… the joy & surprise almost overcame me, for in him … [is] centered, I have sometimes been ready to fear, too much of my earthly happiness, for we are told that we are to keep your affections loose to all things here, & the manner of his being discharged was such an additional favor as I very much wish to live under a grateful sense of…. [His release] so unexpected and pleasing, cannot but excite in me humble thankfulness to Him who has all power in His hands, & gives or denies us blessings according as He sees they may tend to our benefit & improvement.

Later in August, the Fishers learned that the house in Stenton had been taken as a lodging place for George Washington and his entourage for two days.

This we were obliged to submit to, & about 12 the General came, attended by about 20 officers & a number of servants. They dined about 3 on a sheep they had got of the tenant & killed after they got there. They behaved civil, were very quiet, & Washiington appeared extremely grave & thoughtful.

On September 2, 1777, with British troops threatening the city, local authorities began to round up leading Quakers who were “suspected of Toryism”. Thomas Fisher was among them.

Three men came for him & offered him his parole to confine himself prisoner to his own house, which he refused signing. They then told him he must go with them, & be confined…. He refused going till he had seen the warrant. Upon which they read over a paper which they called one…. My Tommy thought it best to go quietly with them. without waiting to have a guard sent for him….

[Tommy] is likely to be torn from me by the hands of violence & cruelty, & I left within a few weeks of lying-in [Sarah is pregnant], unprotected & alone, without the sweet soother of all my cares to be with me in that painful hour. Oh, can any pen paint my feelings at this time….

September 13, 1777— Words can but faintly express the distress & anxiety of my [mind] since the day before yesterday when … my dearly beloved husband…. [and the others] were dragged into the wagons by force by soldiers employed for that purpose, & drove off surrounded by guards & a mob.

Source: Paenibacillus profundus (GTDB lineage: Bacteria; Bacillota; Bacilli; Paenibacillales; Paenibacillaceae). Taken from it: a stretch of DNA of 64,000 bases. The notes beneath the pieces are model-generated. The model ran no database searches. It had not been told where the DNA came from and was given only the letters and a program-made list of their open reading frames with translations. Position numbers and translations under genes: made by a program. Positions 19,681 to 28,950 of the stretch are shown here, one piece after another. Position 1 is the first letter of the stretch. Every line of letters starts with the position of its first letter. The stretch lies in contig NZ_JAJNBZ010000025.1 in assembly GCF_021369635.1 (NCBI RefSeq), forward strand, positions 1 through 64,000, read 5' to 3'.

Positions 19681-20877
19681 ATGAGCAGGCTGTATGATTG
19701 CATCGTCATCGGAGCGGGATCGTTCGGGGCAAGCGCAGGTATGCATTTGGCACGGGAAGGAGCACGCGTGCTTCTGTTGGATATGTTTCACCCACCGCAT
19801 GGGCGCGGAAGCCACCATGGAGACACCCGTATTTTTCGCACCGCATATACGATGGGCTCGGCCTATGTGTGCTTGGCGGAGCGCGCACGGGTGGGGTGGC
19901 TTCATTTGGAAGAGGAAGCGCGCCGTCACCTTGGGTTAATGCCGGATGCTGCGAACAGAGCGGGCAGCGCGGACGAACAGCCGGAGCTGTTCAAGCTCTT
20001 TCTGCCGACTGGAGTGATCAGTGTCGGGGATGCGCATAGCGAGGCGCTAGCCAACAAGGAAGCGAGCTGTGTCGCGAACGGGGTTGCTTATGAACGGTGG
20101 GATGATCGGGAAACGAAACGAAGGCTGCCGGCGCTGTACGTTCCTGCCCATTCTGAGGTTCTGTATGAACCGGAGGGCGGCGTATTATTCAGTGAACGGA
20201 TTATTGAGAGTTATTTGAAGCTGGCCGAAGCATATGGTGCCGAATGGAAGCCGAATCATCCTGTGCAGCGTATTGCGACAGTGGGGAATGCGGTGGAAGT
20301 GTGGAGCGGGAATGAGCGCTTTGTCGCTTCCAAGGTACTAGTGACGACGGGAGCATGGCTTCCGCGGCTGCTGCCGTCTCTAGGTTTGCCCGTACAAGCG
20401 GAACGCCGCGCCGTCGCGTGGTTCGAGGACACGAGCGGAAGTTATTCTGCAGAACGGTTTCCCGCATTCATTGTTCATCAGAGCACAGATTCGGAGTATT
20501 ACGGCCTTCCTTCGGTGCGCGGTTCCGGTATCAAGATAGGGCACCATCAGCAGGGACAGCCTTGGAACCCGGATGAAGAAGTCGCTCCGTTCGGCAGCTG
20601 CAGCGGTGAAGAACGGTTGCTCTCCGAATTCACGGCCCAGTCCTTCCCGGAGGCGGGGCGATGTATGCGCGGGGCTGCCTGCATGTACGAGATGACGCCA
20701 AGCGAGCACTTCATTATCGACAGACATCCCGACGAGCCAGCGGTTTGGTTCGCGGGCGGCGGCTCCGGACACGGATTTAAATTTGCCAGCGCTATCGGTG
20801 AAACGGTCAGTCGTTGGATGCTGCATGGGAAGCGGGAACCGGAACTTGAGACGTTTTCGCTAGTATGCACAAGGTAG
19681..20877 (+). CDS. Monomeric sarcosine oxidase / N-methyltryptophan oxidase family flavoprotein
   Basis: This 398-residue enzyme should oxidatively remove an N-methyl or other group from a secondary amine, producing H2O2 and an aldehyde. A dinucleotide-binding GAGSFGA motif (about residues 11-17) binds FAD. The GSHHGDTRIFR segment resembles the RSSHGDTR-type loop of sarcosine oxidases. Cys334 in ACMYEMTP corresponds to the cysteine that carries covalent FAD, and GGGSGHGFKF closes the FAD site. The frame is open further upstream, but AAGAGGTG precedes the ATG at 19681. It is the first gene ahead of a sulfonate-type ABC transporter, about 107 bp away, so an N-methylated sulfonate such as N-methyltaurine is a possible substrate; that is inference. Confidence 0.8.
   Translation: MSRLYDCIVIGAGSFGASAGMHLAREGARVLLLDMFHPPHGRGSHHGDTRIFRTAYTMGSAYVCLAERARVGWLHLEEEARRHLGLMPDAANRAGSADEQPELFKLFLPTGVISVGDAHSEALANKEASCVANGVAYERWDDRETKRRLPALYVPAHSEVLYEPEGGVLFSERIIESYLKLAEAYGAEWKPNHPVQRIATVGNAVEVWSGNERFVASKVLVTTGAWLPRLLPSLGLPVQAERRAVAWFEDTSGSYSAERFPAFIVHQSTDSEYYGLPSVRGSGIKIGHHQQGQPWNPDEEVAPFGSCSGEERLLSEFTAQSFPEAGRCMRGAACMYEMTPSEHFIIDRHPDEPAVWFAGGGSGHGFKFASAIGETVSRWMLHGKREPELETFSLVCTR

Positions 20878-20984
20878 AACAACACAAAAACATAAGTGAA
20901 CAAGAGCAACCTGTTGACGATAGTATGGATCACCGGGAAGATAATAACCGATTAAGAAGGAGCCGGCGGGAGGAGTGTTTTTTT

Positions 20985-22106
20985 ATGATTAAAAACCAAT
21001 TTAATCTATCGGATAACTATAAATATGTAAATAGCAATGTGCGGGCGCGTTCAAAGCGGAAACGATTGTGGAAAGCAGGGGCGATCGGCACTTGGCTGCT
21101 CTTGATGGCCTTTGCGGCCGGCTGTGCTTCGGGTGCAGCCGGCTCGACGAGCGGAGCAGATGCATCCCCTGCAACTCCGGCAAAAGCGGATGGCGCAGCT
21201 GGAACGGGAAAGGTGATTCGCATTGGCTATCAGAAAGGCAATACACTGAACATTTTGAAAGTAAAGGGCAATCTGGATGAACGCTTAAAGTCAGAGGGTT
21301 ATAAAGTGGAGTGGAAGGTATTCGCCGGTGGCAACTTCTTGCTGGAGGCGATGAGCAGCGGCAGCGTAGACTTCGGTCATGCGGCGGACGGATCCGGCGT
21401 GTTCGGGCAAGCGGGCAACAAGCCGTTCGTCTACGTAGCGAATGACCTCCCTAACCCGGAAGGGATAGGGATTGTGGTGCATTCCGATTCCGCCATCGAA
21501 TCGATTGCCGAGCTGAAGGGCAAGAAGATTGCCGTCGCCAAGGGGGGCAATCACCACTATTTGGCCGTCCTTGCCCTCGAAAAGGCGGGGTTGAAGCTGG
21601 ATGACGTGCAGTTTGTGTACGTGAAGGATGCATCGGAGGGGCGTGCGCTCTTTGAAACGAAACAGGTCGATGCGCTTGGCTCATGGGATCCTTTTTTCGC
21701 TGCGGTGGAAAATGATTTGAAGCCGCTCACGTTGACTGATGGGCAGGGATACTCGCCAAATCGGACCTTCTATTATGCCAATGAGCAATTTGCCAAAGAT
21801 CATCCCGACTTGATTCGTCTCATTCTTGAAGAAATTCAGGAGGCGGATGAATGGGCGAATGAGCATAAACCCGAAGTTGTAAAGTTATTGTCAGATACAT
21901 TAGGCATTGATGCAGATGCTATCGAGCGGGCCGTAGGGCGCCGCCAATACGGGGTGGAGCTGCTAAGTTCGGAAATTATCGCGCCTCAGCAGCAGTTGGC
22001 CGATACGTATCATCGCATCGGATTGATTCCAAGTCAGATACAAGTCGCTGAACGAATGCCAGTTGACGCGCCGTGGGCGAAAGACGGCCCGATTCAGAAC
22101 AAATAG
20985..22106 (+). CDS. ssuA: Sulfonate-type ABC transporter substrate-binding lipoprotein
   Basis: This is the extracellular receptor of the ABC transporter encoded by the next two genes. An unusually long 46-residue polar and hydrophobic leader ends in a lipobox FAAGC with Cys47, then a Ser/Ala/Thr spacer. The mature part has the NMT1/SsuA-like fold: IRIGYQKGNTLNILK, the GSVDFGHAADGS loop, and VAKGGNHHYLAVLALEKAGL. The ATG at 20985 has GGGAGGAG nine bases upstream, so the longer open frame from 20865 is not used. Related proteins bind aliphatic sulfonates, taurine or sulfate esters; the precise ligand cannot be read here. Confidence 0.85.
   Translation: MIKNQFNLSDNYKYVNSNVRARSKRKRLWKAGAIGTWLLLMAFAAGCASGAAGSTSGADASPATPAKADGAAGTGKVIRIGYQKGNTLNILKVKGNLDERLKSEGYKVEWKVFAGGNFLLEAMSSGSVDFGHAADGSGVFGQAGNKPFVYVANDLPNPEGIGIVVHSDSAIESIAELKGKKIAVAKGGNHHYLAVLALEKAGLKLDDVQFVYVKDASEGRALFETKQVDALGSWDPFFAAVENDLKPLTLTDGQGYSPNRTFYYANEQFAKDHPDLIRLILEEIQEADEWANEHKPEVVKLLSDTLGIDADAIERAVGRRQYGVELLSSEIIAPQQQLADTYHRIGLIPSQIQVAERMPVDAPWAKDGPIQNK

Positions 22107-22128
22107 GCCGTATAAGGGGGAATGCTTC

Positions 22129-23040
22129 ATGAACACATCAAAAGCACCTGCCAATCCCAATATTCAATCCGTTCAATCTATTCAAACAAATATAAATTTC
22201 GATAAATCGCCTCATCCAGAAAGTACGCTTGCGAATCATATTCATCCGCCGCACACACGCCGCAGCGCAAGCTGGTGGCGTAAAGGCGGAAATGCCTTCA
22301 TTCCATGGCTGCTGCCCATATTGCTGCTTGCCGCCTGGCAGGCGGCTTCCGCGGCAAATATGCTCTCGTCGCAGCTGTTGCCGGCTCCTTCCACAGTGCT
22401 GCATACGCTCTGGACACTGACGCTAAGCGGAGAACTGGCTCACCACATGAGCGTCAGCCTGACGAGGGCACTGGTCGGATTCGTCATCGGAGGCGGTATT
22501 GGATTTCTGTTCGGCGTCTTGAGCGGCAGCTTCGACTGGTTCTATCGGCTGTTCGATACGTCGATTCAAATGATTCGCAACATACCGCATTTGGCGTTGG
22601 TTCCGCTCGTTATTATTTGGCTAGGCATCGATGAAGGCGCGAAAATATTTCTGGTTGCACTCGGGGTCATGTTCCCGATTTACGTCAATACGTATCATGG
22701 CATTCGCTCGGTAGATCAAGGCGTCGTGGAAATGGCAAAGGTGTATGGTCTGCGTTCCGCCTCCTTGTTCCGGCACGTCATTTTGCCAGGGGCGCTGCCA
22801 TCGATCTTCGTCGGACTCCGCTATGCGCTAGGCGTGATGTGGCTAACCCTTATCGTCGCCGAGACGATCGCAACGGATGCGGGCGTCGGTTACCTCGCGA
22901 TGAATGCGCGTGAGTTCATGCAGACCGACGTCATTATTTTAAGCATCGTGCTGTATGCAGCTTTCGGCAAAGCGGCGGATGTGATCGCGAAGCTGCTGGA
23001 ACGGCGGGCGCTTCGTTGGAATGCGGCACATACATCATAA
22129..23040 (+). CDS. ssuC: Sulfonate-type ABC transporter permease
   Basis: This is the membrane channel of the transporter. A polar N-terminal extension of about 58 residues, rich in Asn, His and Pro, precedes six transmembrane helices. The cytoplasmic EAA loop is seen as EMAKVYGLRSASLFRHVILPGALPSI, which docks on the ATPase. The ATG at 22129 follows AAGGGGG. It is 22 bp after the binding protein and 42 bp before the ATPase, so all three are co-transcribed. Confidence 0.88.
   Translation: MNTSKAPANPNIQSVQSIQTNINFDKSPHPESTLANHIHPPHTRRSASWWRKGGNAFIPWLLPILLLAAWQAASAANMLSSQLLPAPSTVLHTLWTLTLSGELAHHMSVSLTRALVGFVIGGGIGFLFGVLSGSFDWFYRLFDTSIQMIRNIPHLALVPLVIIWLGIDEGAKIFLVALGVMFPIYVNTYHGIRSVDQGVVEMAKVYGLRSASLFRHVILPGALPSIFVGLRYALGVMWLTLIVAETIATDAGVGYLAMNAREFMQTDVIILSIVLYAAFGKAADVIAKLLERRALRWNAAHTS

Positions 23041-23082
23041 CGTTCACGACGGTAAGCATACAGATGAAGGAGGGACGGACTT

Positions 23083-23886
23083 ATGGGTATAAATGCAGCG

The Quaker men were sent some 300 miles away to Winchester, Virginia, where they were held for eight months. Their wives and children remained in Philadelphia to manage as best they could.

Wainwright, Nicholas B., and Sarah Logan Fisher. “”A Diary of Trifling Occurrences”: Philadelphia, 1776-1778.The Pennsylvania Magazine of History and Biography 82, no. 4 (1958), 439-40, 442-45, 447.

posted October 12th, 2018 by Janet, comments (0), CATEGORIES: American soldiers,British soldiers,Fisher, Sarah Logan,Fisher, Thomas,Howe, General Sir William,Morgan, Colonel Daniel,Philadelphia,Stenton,Washington, George

“the troops paraded thro’ the streets with great pomp”

In her diary SARAH LOGAN FISHER continued to record her activities throughout the winter, spring and into the summer of 1777: knitting, having tea with friends, and visiting her grandmother. She was elated by reports of skirmishes in what was called “the Jersies” in which the British were victorious, and reports that General “Johnny” Burgoyne had taken Fort Ticonderoga. Meanwhile Patriots in Philadelphia were preparing for an attack by the British.

April 13. 1777— …. An order came out today from the Board of War [Patriot group in Philadelphia] for men to go round the city & examine what salt provisions, rum, sugar, molasses, coffee &c each family had, & whatever they had more than sufficient for two or three weeks’ use was to be taken from them & applied to the use of the army, as they apprehended some of the inhabitants had stored up provisions for the use of Lord Howe. This arbitrary stretch of power needs no comments; the cruelty of it will sufficiently speak for itself.

Sarah reported on April 16 that martial law had been declared in Philadelphia. She complained as the requisitioning of stores continued.

April 21, 1777— This infernal scheme of robbing people of their private property is, they say, to prevent General Howe’s army being suppled by us. But the real reason is that the inhabitants may be distressed in such a manner as to be obliged to leave the city.

A reminder that an army was dependent on horses for transport and battle, Sarah learned that the British would not be able to move because forage was so scarce. “[T]hey must wait till the grass is a little grown that their horses may have something to feed on.” Sarah impatiently awaited the arrival of the British.

May 3, 1777— ….How often have we expected them to come to our deliverance, this & the other week, & yet still the time is prolonged … let me endeavor patiently to bear that part of the trial that is allotted to me ….